Rags, Tommy-Guns, and the King: Palestinians and the Pedagogical Regime, c. 1956.
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Mezna Qato, St Antony's College, Oxford
Date: 27 November 2012Time: 5:45 PM
Finishes: 27 November 2012Time: 7:00 PM
Venue: Russell Square: College BuildingsRoom: Khalili Lecture Theatre
Type of Event: Lecture
The educational system of the 1950s is often described as one from which the Jordanian regime, through curricular and instructional narratives and an impenetrable school inspection and surveillance system, attempted to contain the potency of the pedagogical space for its own ends. While left unacknowledged in Hashemite royalist historiography, in Palestinian historiography, this socialisation is often characterized as coercive and violent, a “silencing” of a Palestinian body politic by a hegemonic yet fragile and still consolidating state power seeing itself in contradiction to the aspirations of a counter-nationalist project.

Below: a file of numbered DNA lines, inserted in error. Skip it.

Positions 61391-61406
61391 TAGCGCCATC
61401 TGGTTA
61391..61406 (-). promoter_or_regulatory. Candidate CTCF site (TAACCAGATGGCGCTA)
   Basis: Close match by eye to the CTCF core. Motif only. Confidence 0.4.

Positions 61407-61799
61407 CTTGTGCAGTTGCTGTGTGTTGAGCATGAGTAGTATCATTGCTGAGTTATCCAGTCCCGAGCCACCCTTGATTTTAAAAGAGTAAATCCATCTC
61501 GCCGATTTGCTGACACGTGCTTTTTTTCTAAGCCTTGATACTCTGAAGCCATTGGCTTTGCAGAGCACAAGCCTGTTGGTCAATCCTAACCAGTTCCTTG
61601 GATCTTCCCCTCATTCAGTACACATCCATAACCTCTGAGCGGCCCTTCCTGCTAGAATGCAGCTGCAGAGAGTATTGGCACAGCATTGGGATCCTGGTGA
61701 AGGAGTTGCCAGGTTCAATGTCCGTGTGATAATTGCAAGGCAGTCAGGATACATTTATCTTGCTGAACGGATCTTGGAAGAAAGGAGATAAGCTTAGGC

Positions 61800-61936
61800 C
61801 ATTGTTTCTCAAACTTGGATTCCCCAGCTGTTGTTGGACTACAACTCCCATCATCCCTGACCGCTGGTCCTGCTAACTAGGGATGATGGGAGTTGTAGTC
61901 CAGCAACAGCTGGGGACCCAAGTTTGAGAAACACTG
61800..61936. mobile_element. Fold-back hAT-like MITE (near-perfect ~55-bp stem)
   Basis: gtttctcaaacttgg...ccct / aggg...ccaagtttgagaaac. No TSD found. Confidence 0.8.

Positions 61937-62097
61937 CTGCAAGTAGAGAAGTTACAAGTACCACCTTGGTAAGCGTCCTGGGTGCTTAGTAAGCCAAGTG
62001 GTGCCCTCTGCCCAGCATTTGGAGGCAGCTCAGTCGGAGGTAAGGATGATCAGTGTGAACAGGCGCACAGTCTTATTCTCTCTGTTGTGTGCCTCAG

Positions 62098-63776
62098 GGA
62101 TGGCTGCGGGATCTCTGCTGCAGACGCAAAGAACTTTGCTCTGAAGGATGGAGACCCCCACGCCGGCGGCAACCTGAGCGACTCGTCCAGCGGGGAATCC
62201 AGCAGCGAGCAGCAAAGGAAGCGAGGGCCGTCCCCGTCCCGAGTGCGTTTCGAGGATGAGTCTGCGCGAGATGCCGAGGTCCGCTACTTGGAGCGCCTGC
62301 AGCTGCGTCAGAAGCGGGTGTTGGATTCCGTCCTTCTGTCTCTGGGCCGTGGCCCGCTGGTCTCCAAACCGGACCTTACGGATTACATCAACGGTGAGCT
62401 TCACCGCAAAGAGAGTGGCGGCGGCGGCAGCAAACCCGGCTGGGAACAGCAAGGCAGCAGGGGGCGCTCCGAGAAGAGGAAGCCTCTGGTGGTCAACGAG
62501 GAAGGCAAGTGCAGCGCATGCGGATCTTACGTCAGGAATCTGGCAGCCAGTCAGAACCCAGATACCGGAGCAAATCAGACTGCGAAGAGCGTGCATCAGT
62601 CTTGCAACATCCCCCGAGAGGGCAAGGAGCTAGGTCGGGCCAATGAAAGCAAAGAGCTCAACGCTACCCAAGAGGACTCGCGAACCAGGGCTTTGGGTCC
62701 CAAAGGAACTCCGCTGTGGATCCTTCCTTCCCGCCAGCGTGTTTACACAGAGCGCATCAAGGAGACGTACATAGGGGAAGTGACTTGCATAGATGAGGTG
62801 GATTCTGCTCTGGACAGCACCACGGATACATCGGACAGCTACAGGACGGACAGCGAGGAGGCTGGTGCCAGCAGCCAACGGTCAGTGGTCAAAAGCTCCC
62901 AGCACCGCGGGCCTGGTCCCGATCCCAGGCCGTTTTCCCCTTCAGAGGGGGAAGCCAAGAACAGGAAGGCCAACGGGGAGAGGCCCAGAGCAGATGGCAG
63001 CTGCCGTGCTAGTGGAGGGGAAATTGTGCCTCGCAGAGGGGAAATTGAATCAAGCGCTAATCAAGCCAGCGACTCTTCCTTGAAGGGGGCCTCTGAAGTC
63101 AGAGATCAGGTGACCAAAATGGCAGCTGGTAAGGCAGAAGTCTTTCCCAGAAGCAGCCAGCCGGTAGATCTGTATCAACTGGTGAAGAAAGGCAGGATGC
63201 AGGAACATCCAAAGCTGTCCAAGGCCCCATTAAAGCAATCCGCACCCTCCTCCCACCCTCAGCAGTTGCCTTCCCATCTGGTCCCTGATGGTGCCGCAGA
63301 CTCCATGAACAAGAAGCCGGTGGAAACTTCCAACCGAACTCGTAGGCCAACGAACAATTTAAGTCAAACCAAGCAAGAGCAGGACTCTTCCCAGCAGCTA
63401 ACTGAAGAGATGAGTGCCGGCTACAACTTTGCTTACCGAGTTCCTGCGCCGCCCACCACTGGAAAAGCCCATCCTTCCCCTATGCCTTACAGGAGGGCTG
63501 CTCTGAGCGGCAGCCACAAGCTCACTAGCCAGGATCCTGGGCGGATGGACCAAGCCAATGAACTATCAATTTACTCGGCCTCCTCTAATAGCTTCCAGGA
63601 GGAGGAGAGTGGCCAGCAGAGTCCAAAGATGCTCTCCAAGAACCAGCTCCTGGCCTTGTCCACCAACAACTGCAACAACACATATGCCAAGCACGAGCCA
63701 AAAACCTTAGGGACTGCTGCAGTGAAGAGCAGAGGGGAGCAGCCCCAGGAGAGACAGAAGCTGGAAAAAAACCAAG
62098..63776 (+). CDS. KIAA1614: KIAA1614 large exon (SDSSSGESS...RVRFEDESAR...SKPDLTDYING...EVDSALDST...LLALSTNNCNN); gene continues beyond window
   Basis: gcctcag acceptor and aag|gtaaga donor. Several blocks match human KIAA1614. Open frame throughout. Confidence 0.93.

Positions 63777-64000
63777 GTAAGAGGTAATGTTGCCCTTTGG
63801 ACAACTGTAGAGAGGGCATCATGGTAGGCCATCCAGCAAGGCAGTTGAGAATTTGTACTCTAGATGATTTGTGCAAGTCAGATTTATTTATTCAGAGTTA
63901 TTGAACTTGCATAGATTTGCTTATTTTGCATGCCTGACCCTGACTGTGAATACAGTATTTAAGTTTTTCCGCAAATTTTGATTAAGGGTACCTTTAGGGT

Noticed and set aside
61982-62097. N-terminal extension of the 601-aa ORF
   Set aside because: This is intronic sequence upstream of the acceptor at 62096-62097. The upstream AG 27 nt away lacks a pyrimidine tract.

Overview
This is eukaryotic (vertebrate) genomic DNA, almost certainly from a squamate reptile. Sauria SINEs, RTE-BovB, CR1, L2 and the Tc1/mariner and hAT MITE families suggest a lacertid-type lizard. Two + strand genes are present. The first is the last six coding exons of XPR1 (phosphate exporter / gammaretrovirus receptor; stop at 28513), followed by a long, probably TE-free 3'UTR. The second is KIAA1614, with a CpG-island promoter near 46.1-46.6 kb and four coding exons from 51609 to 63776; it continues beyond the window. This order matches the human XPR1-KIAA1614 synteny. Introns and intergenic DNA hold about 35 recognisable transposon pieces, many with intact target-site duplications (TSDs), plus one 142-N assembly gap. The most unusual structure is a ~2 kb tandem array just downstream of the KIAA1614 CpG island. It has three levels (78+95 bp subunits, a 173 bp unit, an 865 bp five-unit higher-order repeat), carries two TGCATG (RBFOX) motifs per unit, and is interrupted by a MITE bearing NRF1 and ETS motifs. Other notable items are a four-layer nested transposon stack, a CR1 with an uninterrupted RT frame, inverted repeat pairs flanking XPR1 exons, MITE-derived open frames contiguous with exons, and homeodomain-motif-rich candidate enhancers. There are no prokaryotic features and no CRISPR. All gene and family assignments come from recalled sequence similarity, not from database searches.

Using a particular and peculiar textbook from the period as discursive and material evidence, my paper will offer an alternative historical reading of Palestinian education by foregrounding a local history of refugee educational life in which students, teachers, and bureaucrats, Palestinians and East Bank Jordanians, negotiate a deeply anxious relationship not just of coercion, but of deference, ambiguity and mutual consensus with the Hashemite regime and with each other.
Organiser: Council for British Research in the Levant (CBRL) and London Middle East Institute
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